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The Times has a front page story about a rule that the Bush administration is putting in place to expand mountaintop mining. What’s remarkable is how the Times repeats the mining industry’s arguments that it has been hamstrung by regulations. But a story this week in the Washington Post reports that there was little confusion about the rules that the mining companies had to respect, such as not dumping mining debris into stream beds and mining within 100 feet of streams. The mining industry ingnored these regulations and when they were challenged in court for ignoring these regulations, they had them changed to fit their needs.
Now, it makes a lot of sense that the Bush administration would move now to change these rules in the minng industry's favor. They can use the Crandall Canyon disaster to argue that mountaintop mining is safer than the underground mining that was happening at the mine. But as the NYTimes own editorial page argues, these are apples and oranges. The Times argues that collapse of the mine brings into question the practice of retreat mining, ripping out the coal columns to get the most coal out of the already depleted mines. It's a practice that Murray Energy Corporation asked the federal Mine Safety and Health Administration to be able to do, even though the mine's earlier owners had decided against this practice for safety reasons.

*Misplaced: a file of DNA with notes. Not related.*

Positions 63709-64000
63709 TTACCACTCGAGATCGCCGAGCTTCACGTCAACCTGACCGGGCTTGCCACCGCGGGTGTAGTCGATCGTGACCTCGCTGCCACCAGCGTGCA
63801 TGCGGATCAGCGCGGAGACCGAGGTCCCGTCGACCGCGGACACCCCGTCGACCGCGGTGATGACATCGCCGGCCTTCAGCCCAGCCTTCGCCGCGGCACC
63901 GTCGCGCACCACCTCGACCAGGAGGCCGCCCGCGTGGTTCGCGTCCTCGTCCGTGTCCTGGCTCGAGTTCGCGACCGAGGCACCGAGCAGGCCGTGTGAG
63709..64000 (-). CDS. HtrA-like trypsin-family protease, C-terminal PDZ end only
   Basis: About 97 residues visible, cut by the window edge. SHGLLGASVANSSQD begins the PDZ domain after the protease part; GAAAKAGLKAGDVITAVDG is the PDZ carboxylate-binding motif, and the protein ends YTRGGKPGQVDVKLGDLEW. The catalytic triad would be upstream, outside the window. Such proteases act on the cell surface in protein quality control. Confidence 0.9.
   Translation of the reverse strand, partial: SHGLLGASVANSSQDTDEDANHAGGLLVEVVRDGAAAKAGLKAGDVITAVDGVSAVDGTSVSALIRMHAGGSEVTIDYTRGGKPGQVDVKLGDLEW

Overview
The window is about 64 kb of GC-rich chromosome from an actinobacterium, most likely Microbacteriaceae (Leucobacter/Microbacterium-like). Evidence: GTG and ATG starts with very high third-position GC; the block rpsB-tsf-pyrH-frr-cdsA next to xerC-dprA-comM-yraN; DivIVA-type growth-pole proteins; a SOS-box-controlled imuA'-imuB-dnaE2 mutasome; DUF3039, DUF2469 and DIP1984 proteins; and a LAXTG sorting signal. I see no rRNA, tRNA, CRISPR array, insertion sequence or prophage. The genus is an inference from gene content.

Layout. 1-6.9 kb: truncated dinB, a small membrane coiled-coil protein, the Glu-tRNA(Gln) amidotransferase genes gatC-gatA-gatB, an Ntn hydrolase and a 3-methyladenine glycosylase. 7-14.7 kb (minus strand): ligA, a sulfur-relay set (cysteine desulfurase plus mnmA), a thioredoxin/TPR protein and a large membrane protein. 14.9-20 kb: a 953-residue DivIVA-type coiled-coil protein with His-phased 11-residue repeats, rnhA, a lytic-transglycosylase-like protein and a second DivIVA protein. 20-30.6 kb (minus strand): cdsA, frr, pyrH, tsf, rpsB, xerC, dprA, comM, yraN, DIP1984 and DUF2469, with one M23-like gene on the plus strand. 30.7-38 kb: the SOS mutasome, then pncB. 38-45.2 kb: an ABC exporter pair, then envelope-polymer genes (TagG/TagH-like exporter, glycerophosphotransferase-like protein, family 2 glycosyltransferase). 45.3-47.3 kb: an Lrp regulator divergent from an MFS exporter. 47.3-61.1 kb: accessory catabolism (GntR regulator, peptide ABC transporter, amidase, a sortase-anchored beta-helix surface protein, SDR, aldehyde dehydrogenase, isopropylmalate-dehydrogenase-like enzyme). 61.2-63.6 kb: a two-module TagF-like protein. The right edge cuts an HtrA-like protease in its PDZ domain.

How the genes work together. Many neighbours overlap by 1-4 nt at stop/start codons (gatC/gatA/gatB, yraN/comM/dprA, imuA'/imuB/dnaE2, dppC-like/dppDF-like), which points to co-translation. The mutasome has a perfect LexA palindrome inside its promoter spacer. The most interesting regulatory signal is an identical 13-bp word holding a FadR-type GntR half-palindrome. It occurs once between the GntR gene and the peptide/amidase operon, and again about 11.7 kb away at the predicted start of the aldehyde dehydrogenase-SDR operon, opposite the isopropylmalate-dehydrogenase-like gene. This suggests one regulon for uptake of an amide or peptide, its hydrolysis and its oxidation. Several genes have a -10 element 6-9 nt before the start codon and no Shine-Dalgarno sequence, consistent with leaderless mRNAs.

The question of whether there are environmentally responsible ways to do strip mining has to be detatched from whether the way underground mining is being conducted is safe. It's just irresponsible to conflate the two.
BusinessWeek correspondents John Carey and Mark Scott, cover the green scene, keeping on top of the business aspects of energy, the environment and climate change, as well as the technologies, policies, markets and people that are shaping how the earth's resources will be used in the century ahead.